no no no

a few years ago i took a creative writing class at stanford (nice to be back on the Farm, i’ll tell you…) and the teacher i had (she was superb) recommended that each week we come to class with a piece of very short fiction: no more than a page long and with a certain weekly theme. these themes ranged from 1) write a piece of short fiction without using the letter “s”; to 2) write a piece of short fiction with sentences no longer than 3 words. each of these restrictions ironically created the most wonderful pieces…

i recently came across the one i wrote with the rule: “write a piece of short fiction in which the first line is the same word repeated three times.” and here it is…

No. No. We served focaccia drizzled with honey. And it wasn’t May, it was July. And the way the paper napkins tried to fly from our laps in the wind made me think of seagulls. No, it was not for him, it was for Simone. Because she needed it. Simone with her soft pink skirt and dark hair. And Simone got honey on that skirt and cried and cried. No, it wasn’t really the honey that made her cry. No. But she did look beautiful. Simone. Even crying. She was such a pale little thing, sitting there with her feet crossed at the ankle and with her napkin, like a dead bird in her hand.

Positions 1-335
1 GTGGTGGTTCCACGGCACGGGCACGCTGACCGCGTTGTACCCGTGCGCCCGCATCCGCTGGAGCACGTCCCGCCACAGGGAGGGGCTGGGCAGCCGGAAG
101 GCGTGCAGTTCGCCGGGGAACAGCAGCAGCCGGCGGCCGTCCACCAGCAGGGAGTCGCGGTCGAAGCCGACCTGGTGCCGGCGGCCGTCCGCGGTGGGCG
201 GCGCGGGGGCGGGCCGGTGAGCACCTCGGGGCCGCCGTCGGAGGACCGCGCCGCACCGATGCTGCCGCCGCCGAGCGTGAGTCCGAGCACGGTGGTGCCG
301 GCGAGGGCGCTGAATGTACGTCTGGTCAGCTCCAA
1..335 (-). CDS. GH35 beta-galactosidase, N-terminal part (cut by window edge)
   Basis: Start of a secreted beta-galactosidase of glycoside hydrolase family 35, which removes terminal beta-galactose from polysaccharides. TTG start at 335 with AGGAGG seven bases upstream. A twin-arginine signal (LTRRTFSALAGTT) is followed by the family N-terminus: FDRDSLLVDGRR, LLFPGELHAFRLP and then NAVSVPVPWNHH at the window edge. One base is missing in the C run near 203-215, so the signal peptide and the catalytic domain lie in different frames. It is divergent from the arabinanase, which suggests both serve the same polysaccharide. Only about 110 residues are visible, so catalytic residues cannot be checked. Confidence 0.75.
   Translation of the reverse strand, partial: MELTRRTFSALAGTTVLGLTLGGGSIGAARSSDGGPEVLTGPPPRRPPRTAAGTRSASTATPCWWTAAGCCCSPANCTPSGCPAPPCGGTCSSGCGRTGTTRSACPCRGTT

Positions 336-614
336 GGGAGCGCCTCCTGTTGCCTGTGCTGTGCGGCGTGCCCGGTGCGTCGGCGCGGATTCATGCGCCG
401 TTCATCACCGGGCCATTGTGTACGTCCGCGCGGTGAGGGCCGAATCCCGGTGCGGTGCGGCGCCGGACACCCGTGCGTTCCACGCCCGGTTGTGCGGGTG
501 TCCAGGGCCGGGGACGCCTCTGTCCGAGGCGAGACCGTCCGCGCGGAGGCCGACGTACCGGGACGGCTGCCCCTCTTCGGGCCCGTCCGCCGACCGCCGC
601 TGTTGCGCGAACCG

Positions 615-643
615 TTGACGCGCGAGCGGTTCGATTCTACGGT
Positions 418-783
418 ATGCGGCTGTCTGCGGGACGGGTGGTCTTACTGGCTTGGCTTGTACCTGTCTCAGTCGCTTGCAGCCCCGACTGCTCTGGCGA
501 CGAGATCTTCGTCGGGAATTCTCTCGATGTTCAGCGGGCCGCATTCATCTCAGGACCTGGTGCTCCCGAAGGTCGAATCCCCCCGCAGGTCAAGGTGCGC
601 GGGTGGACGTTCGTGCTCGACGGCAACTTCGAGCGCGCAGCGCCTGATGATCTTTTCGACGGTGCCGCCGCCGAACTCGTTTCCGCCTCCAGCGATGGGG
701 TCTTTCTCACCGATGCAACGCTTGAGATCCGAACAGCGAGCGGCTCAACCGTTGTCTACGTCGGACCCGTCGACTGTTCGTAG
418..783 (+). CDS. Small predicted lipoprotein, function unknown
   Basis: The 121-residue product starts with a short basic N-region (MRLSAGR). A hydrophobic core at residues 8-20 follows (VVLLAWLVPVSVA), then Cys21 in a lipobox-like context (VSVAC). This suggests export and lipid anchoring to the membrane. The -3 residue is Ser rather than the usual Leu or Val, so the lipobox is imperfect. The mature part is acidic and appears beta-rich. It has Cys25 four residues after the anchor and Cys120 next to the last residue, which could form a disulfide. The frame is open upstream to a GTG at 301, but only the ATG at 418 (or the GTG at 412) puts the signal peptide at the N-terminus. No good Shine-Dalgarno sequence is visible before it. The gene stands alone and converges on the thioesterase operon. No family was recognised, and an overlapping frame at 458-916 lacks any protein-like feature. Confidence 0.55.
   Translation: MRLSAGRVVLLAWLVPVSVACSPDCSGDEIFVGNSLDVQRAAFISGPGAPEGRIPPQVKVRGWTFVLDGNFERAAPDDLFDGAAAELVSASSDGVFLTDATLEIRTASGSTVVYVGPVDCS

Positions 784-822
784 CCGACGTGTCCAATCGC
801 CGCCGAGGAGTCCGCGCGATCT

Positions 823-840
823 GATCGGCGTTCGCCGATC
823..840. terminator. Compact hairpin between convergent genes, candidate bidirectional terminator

No. No. It was late afternoon and, unlike the week before, we had wind. And those two little girls danced with the ribbons from their hair. Remember? And it made Simone smile. No, we were happy that she smiled, though it didn’t last. To think that we only had her for that day in her pink skirt and she only smiled once about the ribbons. No, I know we can’t think that way. But I remember her hands were cupped about her face. And her hands were white and curved, like two small shells. And I thought she must be cold. But I ate, while the honey dripped down my arm, and I spoke with someone else. No. No. Not Simone.

And to think I could have told Simone that her hands looks like shells. Or that honey could easily come out of her skirt with just a little touch of white vinegar. Or that her smile at the ribbons could be enough. No, I did not. But none of us did. We all held her away, like a fragile cup that might craze if the tea is too warm. We held her at a distance that enabled us to see her as pink and white and small and cold. And that portrait of her, that way, must have seemed romantic to us who did not know how to help. So instead, we ate the warm focaccia and savored the sweet honey and watched the napkins and ribbons flutter. And left her there, to the wind. And though none of us said a word, Simone must have heard “No.”

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